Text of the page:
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post #5 of 9 (permalink) Old 02-15-2014, 07:27 AM
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RE: Reversing

Yes. Unless it is a design that specifically withdraws the pads (and some of the attempts to improve hybrid efficiency do do this, but clearly there is no such equipment on the Fluence to do this) then the 'standard' design of brake calipers is that the brakes are pushed onto the disc and simply return only if they get pushed back. There is a little compliance in the pressure on the pad, so there is a little self-return but essentially you're relying on the discs rotating and touching the pads enough to push them back slightly.

When you spin an undriven wheel jacked up off the ground then it would spin for a long time if there was no such effect. Instead it should rotate on its own for no more than a turn or two, because the pads should be in slight contact with the discs. You'd find the brakes would be slower to respond and more grabbing if the pads opened up and came away off the disc.

A little bit of brake friction noise is no problem. Also, you might hear a 'click' from the brakes when reversing and then changing direction and braking again. This is simply the callipers being pushed against their stops, which reverses when you change direction.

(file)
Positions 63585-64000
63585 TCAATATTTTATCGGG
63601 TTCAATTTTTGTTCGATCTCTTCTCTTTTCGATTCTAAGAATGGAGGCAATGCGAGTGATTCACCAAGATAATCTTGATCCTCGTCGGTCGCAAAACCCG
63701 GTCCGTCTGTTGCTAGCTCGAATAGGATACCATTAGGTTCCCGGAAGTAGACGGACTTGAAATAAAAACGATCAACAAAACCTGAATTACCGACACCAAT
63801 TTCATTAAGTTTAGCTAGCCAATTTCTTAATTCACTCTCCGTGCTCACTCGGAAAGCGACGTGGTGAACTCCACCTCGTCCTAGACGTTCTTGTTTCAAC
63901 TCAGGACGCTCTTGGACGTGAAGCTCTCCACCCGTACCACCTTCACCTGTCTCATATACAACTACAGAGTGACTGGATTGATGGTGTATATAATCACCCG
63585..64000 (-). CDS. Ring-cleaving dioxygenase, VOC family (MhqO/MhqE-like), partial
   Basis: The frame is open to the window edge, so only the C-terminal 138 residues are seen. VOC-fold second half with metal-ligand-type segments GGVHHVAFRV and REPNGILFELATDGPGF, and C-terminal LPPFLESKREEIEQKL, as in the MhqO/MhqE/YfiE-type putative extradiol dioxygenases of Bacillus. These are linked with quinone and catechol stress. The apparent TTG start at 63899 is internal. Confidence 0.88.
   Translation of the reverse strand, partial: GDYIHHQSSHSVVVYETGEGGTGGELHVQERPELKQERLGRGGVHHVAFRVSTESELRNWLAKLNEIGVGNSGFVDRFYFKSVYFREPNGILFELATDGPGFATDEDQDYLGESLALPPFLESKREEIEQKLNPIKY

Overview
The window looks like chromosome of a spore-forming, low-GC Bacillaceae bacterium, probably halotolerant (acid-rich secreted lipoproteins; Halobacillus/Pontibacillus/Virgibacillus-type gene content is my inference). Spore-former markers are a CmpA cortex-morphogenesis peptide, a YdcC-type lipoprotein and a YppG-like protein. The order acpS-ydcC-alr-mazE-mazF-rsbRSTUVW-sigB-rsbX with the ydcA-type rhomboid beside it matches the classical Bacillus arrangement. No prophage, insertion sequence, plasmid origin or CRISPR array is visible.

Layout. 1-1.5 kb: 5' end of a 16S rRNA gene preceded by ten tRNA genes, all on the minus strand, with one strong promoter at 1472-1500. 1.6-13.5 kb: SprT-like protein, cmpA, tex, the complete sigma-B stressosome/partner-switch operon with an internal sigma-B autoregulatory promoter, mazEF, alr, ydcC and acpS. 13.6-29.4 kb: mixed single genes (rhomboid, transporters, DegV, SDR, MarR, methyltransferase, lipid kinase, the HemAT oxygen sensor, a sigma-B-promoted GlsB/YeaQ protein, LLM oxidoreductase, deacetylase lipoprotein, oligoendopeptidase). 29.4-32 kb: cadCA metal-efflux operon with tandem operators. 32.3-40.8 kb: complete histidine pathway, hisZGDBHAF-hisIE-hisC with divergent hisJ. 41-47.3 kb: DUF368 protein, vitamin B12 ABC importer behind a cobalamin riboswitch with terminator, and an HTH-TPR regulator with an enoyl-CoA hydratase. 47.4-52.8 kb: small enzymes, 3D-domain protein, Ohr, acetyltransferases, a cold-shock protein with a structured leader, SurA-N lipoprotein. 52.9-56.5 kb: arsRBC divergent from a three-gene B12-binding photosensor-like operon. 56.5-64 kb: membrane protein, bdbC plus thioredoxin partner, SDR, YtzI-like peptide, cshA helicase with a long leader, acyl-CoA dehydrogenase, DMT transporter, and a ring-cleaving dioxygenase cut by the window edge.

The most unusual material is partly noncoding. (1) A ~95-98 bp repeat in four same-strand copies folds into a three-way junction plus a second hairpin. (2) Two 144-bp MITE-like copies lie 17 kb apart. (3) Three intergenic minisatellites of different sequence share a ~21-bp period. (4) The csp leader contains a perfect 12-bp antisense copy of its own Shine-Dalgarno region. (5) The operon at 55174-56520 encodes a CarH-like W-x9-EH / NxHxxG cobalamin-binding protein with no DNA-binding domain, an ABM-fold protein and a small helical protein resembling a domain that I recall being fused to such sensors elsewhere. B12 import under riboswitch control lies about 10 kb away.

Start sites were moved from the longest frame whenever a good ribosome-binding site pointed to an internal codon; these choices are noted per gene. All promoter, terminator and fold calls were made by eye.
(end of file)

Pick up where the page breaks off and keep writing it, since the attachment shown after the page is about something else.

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post #6 of 9 (permalink) Old 02-15-2014, 09:35 AM
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RE: Reversing

I assume we can't reverse as fast as drive forward, but a) what stops us from doing so (a limiter of some kind?) and b) how fast in reverse before this cuts in? I mean, we haven't got any actual gears.....(well, I suppose we have kind of one gear) ?
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post #7 of 9 (permalink) Old 02-15-2014, 09:58 AM
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RE: Reversing

And I assume that none of us has actually tried it yet, Chris - and lived to tell the tale. Of course, it could explain where the missing Fluences have gone to......
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post #8 of 9 (permalink) Old 02-15-2014, 11:50 AM
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RE: Reversing

Control is purely electronic and it will happily throw in the currents to drive the motor to destruction if it was programmed to do so. Limited to 84mph, which is around 11,000 rpm IIRC. No reason the motor could not be safely instructed to run at 84mph in reverse, then, from a mechanical engineering point of view.

Not sure if I could be bothered to find out its top speed in reverse, but if I happen to be in a sufficiently empty car park in the future maybe I'll have a quick 'squirt', see if I hit the reverse limiter!
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post #9 of 9 (permalink) Old 02-15-2014, 06:44 PM Thread Starter
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RE: Reversing

Thanks for all the suggestions - most helpful.

I'll have a closer look at the discs and try to give them a bit of a workout if required.